Further Improvements in Post- Tensioning Grout Materials

by Gregory Hunsicker, Structural / VSL, and Theodore L. Neff and Miroslav F. Vejvoda,
Post-Tensioning Institute

In 2012, the Post-Tensioning Institute (PTI) published the updated PTI M55.1-12, Specification for Grouting of Post-Tensioned Structures.1 The reason for this update was to address concerns related to high chloride content, grout segregation, and to strengthen the provisions to minimize bleed water, as well as ensure proper construction. An article in the Fall 2012 issue of ASPIRE™ gave a background and details of this update.2 An addendum to the grouting specification issued in 2013 includes further steps in ensuring quality grouting that is essential for durability of post-tensioned structures

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The inclined tube test is a large scale bleed test

2012 Grouting Specification :A summary of the changes in the 2012 edition of the grouting specification follows.
• Additional and independent field testing for acid-soluble chloride ion (Cl-) was introduced to be performed in accordance
with ASTM C1152 on the mixed grout once per project and a minimum every 40,000 lb of grout.
• Limits on the Blaine value4 of the cement used in grout were introduced. The Blaine value is a measure of the cement’s fineness. It has a strong effect on the homogeneity of grout. Cements with a Blaine value too low tend to easily flocculate (form lumps) and may cause segregation. Cements with a too high value require more water and admixtures to wet the surface, and tend to have earlier setting times.
• The bleed testing is enhanced with the introduction of the inclined tube test that is much more realistic reflection of a draped tendon in the structure, with its length of 16 ft at an angle of 30 degrees and with 12 strands in each sample (Fig. 1).
• The wick induced test has also been revised to be more representative of actual conditions in a tendon by increasing the length of the test specimen using a 40-in.-long tube instead of the old short graduated cylinder.
• The range of the constituent materials is now also given for the Class C (prepackaged grouts); in the previous edition, this was only given for the Classes A and B (the basic and engineered site-mixed grouts).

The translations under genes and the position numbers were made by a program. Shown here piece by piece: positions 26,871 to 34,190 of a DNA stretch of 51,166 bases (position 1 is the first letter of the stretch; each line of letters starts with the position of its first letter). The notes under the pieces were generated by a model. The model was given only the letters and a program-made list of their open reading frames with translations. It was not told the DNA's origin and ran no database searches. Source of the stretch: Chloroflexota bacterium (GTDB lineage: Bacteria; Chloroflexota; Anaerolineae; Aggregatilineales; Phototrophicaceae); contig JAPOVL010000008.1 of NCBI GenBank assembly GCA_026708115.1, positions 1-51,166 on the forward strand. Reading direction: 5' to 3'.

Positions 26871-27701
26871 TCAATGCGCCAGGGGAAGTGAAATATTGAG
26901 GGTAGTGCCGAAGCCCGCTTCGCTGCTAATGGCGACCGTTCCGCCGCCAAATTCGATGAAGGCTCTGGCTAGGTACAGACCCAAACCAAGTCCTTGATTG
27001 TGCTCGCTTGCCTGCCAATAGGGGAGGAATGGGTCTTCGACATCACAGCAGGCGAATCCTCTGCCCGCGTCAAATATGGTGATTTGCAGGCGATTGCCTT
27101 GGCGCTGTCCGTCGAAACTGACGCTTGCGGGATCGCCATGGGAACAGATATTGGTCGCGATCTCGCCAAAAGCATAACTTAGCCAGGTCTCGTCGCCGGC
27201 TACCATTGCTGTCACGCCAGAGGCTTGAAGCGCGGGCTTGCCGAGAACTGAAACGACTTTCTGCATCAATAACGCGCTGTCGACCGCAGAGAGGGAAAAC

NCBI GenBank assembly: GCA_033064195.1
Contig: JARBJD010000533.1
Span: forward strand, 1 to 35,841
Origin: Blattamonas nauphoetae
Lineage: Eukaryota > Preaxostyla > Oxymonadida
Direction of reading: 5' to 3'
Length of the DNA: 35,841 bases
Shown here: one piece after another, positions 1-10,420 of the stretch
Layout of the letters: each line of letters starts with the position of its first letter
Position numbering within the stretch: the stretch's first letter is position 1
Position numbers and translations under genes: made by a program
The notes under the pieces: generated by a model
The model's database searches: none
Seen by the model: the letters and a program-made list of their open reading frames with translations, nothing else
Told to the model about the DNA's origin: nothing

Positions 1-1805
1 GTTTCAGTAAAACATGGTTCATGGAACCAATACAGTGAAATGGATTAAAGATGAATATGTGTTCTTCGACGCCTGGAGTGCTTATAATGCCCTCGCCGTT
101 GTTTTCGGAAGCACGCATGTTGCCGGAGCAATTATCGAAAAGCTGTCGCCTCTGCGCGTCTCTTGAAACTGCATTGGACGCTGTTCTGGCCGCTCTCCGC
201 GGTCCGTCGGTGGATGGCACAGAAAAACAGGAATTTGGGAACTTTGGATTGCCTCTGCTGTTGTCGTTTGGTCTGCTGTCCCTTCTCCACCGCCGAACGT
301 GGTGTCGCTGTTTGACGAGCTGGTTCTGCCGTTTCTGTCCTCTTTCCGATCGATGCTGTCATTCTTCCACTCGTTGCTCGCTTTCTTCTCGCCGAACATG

• The grouting operations and production testing were adjusted as well; the wet density and flowability are now measured at the mixer as well as at the outlet so that the grout quality and consistency within the tendon can be monitored (Fig. 2). The flushing of tendons is no longer permitted. Prewetting of ducts inadvertently adds water to the mix and flushing in cases of grout problems creates a situation that is very difficult to repair. Finally, low grouting pressures and no pressurization of the tendons after grouting are recommended.

Specification Addendum :The changes introduced in the 2012 edition of the PTI specification, if properly followed and enforced, will be very effective in controlling bleeding and the level of chloride in grout. However, research and field investigations by the Florida Department of Transportation (FDOT) and others continue to raise concern regarding the causes of and
problems associated with segregated grout. Under some circumstances, the constituents of some prepackaged grouts can separate during grout injection leading to areas where the grout
does not harden (for example, “soft grout”). The segregated material has been observed to be corrosive in some cases, even without the presence of chloride. In June 2013, the PTI M-55 Grouting Committee published Addendum No. 1 to PTI M55.1-12 Specification for Grouting of Post-Tensioned Structures5 to further address the “soft grout” issue. This document is now
officially a part of the grouting specification and should be referenced with it. Ongoing research at the University of Florida
at Gainesville is attempting to determine the exact cause(s) of grout segregation. Preliminary findings indicate that the addition
of aggregates and inert fillers to the grout mix, and improper storage of grout may contribute to the segregation of the constituent materials. Other research by FDOT and Florida
International University has found that when grout segregation (soft grout) occurs, there is often a very high concentration of sulfate in the segregated material, which is believed to increase the corrosion potential in the tendon. In response to this research and the ongoing concern about grout segregation, the following changes were included in Addendum No. 1:
• For jobsite (Class A and B) and prepackaged (Class C) grout mixes, the addition of aggregates and inert fillers is now prohibited. These materials can only be used in special Class D grout approved by the design engineer for a specific project need.
• Mineral additives and admixtures shall not contain sulfates.
• The limits for Blaine values for cement were revised to be between 300 to 400 m2/kg to more closely match cements produced in
the United States.
• Only mineral additives and admixtures specifically listed in the specification may be used. Only undensified silica fume shall
be permitted. Although sulfates in high concentration occur only in the areas of soft grout, no supplemental cementitious materials or chemical admixtures may include sulfates, besides those already contained in the permitted constituent materials. The grout
ingredients are limited to those specifically permitted

Summary :The PTI M-55 Grouting Committee is actively working with all stakeholders on the next edition of the grouting specification to include the latest knowledge and research. The present specification with the addendum should be referenced by specifiers as it represents the latest developments and research performed in the field.

” original source of publication: Aspire – THE CONCRETE BRIDGE MAGAZINE”

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